Conventional wisdom tells us that urine color is an accurate measure of daily bodily hydration. However, according to Harvard Medical School, this liquid byproduct of metabolism might be useful for more than just analyzing whether we’ve have had enough water to drink throughout the day.
Normal urine color ranges from pale to deep yellow as a result of variations in the concentration of a pigment called urochrome. Any color outside of this range could potentially be pathological. For example, red urine (from pink to a very dark red) is often a sign of hematuria, or blood in the urine. Issues with the urinary system including (but not limited to) kidney stones, bladder infections, or bladder cancer could be causing this unusual pigment.
Brown or black urine
Urine that appears brown or black might actually be very dark red. In these cases, the color is likely a result of the same issues as mentioned for red urine. However, if the color is truly brown, it can be a result of liver conditions such as hepatitis and cirrhosis, which cause excess bilirubin (a compound that assists in the breakdown of waste products) to enter the urine.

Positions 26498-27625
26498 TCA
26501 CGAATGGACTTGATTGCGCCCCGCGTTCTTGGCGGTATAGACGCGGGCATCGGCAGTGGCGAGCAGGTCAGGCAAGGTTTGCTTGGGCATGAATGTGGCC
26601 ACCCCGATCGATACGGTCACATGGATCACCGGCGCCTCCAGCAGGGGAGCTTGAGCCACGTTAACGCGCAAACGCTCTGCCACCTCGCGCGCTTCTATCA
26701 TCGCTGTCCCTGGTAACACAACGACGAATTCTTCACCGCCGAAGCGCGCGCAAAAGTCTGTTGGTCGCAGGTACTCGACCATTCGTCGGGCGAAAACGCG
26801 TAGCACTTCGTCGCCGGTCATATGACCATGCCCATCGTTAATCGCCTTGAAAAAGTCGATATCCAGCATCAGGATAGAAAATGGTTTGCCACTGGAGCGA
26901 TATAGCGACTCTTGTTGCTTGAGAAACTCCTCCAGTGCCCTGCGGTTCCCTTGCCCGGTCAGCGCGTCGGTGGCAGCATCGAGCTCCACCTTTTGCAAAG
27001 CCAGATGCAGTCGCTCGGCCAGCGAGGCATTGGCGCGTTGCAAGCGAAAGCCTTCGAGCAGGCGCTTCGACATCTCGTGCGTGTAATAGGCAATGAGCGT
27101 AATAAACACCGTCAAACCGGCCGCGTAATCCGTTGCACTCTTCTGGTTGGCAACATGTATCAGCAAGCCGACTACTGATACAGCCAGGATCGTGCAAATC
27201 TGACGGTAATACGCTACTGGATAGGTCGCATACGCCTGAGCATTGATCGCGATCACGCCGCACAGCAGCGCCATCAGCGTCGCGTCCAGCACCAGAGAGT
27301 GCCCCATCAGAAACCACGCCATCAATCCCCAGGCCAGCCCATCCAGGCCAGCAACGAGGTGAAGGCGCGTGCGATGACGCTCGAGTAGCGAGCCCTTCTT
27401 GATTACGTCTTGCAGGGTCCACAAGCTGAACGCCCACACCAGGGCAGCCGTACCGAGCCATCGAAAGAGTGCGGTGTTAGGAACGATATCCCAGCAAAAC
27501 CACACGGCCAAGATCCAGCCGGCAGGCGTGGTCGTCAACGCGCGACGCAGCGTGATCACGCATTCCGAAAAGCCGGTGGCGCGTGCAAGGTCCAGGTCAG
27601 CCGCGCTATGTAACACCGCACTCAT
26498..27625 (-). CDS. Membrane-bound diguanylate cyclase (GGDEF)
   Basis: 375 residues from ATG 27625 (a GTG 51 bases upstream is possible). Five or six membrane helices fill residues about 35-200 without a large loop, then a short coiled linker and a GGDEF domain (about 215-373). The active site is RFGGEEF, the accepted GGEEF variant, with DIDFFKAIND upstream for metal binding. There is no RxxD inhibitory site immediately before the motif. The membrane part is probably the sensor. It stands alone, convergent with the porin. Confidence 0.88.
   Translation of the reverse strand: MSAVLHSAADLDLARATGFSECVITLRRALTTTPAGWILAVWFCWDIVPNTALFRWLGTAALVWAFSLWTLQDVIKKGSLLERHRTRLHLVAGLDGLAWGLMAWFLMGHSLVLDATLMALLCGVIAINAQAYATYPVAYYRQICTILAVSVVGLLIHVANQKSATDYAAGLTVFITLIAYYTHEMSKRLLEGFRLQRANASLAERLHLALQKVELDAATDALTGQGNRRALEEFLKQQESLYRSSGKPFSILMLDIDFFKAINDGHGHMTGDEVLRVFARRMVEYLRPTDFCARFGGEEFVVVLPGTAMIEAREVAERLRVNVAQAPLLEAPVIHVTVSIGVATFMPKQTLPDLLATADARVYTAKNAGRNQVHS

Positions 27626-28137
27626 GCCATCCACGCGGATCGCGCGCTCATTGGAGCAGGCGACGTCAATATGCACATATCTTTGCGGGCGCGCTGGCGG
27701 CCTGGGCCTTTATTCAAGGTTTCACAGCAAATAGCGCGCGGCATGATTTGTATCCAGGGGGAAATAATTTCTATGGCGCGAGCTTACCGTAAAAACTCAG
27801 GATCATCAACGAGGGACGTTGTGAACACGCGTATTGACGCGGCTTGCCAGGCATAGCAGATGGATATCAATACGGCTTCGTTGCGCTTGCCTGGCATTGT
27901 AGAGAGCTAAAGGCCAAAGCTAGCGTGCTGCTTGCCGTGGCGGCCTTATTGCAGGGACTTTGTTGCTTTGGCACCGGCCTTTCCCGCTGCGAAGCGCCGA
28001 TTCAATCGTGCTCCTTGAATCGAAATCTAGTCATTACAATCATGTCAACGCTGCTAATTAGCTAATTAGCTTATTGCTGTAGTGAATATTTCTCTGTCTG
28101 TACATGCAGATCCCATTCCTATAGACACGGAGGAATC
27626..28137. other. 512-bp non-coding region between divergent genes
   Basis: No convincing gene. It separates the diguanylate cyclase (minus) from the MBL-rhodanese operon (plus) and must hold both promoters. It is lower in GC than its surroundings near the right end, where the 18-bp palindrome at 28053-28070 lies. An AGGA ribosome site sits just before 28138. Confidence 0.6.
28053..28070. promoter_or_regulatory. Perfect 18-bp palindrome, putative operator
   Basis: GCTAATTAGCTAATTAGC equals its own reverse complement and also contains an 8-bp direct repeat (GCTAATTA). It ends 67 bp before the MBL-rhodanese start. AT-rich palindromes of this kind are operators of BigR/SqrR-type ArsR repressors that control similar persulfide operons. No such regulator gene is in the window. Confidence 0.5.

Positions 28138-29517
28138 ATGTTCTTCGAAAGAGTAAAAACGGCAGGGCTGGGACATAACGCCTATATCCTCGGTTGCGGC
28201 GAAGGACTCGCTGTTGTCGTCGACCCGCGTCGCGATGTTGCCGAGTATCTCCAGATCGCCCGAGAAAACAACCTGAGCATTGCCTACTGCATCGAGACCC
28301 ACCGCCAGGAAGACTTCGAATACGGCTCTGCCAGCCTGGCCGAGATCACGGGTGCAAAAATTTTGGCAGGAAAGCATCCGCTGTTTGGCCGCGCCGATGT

In rare cases, brown or black urine could also be the result of melanoma, a serious type of skin cancer. This happens when melanin, the pigment that makes skin color, makes its way into the urine.
Several medications turn urine orange including some laxatives and chemotherapy drugs. These include Pyridium (a drug used in the treatment of UTI’s), Azulfidine/sulfasalazine (anti-inflammatory drug), and high doses of riboflavin (Vitamin B).
In other cases, liver and bile duct problems, along with severe dehydration, can have the same effects as the aforementioned medications on the color of the urine.
Blue or green urine
Certain dyes such as methylene (a dye used in diagnostic testing) can turn the urine blue. Because this dye has some antimicrobial properties, it is occasionally found in medications and home remedies.
There are also a number of rare medical conditions including hypercalcemia (sometimes referred to as blue diaper syndrome), a condition in which the calcium levels in the blood are above normal, and Hartnup disease, a conditioned marked by skin rashes, delays in cognitive development, and vision problems, that also cause urine to turn blue.
Purple urine is often a result of purple urine bag syndrome, which occurs when bacteria colonize in a urinary catheter and produce indirubin, a byproduct of bacterial metabolism.
Milky white urine
Urinary Tract Infections (UTIs) can cause milky or white colored urine because they trigger the release of large amounts of white blood cells. Some other causes of white urine are the consumption of purine-rich foods including red meat, anchovies, and herring.
When to see a doctor
If you have pain when you urine, observe blood in your urine, notice that your urine is a dark orange color, or are simply concerned about potentially having any of these conditions, you should consult a medical professional.